Two years ago we moved to a new location and decided upon attending a new church as well. We had come from a huge congregation, with a Christian school and great church attendance. At first we thought we might commute to that old church, because of the great fellowship, thought provoking sermons, and constant digging in the Word through Bible study.
However, the thought to change memberships came when our granddaughter said, “If you go to Hope Lutheran, close to us, we’ll come to church with you.” Well, that was all we needed. Our daughter had been raised in Christian education and has a solid foundation, but she hadn’t been attending church for a while. It was a no brainer. We transferred our membership. Since that time, our granddaughter has become very involved in the youth ministry, she was confirmed at the same church in which she was baptized and she’s become a volunteer where ever she’s needed.
Our daughter has become a willing worker as well. She’s in the choir, volunteers for many of the activities and attends church regularly. Does this make her and her daughter any better? No! Church attendance shouldn’t be an obligation, but a time to worship with those who believe the same things you do. It’s a chance to get together on a social level, sharing our life problems and challenges. When you go to church, you become part of the body of Christ – part of a family. Our new church is undergoing some regrowth and we look forward to being a part of it.
I read a post today which troubled me, because it was partially true. It spoke to the fact that there are bigots, hypocrites and those who look and seem to have it all together. There are those who come from tough backgrounds, bruised and scarred by the world. There are those who go simply because the feel they have to. All of those things are true. The church is made up of sinful people – including those in leadership positions. It supposed to be a house of worship, yet things like adultery, thievery, hate, anger, rage, slander and gossip occur at that place as well.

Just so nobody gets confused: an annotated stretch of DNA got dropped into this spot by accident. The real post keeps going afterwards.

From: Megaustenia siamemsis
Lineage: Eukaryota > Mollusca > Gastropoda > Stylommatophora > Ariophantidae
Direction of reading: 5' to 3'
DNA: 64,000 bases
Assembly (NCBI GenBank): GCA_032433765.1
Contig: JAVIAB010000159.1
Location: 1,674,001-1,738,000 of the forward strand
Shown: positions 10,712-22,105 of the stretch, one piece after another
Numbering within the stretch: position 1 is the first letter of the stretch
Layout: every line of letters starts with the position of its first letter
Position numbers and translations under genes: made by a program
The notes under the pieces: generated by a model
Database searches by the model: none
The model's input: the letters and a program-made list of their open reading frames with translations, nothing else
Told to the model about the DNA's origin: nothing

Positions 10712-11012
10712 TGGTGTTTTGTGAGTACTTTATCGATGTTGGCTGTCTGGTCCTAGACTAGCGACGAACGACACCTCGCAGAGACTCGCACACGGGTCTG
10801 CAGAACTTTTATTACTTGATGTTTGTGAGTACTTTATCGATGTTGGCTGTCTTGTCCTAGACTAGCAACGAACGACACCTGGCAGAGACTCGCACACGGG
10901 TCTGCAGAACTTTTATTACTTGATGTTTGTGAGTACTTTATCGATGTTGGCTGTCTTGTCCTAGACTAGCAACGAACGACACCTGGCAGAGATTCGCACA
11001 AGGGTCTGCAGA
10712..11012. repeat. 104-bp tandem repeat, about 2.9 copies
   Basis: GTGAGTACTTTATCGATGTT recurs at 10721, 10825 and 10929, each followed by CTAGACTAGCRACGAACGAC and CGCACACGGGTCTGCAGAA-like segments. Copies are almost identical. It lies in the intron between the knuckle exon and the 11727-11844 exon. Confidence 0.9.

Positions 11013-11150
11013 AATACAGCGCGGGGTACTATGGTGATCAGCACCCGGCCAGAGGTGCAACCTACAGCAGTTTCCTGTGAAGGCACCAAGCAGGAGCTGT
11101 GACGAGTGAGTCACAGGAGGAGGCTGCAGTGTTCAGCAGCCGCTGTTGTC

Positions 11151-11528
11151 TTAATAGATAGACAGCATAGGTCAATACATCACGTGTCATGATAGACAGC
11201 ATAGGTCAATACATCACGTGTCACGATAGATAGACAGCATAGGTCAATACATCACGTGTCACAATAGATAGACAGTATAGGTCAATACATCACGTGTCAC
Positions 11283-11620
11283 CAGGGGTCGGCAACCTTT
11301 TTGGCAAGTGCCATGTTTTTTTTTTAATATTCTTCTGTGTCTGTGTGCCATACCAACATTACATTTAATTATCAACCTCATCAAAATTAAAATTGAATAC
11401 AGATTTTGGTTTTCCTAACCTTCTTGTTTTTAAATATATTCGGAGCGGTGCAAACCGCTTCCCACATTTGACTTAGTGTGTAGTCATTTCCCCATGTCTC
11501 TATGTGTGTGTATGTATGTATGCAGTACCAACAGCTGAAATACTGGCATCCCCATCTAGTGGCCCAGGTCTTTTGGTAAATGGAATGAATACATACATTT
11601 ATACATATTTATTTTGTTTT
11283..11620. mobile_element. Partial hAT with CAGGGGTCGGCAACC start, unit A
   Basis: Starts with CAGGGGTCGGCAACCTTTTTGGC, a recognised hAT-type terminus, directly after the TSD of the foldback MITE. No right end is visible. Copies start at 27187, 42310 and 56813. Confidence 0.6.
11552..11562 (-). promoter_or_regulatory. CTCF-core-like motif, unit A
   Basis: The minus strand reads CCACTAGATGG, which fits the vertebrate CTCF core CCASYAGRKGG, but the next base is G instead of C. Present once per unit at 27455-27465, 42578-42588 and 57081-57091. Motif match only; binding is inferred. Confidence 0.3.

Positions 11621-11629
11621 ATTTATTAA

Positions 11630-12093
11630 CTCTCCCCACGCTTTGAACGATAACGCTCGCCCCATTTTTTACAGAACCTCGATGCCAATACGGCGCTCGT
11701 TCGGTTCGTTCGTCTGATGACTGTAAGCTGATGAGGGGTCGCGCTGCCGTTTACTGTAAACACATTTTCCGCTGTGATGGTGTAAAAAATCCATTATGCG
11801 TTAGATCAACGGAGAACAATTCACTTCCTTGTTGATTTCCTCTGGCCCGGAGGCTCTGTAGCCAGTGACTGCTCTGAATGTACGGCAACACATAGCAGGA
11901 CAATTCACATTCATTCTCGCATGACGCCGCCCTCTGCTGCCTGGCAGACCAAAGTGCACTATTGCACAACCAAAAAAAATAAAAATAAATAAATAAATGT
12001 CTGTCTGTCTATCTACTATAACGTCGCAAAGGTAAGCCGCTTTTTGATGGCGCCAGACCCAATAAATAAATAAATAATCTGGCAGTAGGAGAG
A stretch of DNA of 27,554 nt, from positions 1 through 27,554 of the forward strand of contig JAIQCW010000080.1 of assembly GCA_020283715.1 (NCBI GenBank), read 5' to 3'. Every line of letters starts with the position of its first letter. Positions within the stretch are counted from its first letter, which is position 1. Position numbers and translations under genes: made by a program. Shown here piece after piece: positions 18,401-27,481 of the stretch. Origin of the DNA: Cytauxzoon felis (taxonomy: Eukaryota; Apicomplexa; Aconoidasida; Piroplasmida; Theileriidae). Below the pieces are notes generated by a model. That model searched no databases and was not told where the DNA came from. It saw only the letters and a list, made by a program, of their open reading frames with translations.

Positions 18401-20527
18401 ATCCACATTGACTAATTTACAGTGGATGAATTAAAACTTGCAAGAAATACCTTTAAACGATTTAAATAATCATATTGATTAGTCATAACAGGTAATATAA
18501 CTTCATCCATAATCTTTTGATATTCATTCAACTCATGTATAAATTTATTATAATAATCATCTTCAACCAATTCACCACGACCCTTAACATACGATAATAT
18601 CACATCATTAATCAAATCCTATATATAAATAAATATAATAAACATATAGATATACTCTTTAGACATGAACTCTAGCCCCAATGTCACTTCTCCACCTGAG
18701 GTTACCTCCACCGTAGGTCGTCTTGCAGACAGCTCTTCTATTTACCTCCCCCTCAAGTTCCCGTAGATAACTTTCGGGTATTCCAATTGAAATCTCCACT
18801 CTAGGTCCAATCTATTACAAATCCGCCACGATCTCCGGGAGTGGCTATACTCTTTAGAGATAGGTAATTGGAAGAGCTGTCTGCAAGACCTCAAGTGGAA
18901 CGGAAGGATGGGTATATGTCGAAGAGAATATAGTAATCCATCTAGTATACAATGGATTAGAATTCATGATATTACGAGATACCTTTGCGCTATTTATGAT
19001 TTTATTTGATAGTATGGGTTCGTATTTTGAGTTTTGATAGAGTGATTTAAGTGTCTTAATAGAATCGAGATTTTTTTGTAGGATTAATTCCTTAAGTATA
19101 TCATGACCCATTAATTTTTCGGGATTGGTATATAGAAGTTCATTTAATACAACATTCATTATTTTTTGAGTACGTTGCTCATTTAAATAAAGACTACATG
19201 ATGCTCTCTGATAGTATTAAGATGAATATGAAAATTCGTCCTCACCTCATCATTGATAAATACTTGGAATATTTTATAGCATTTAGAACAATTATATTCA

We must always be on guard that the teachings we’re receiving are directly from God’s Word, the Bible. So we remain vigilant and watchful. We need to study the Word on our own. When difficult situations arise, the pastor and elders of the church should be notified so they can be of assistance.
We often focus on the negatives, but each of us holds a special position. We need to focus on the good that comes from corporal worship. We must accentuate the positive and look for the things that unify us and make us part of this extraordinary body.
Here are ten things we have in common:
- We are all sinful human beings, who have been given the gift of eternal life.
- Our sins have been forgiven.
- We all believe the same.
- We know that heaven is real and we have an assigned seat there.
- We care about each other and carry each other’s burdens.
- We want to use our talents to serve the Lord, however the Lord has blessed us.
- We are grateful for our salvation and want others to know about this free gift.
- We need to be part of an organization that brings people together with one goal in mind.
- We enjoy praising God with our songs and prayers of thanksgiving.
- We do God honor by coming together in His name.
There are many more reasons to gather together. Each of us has something unique to bring to the mix. Wouldn’t it be wonderful if this also applied to our government?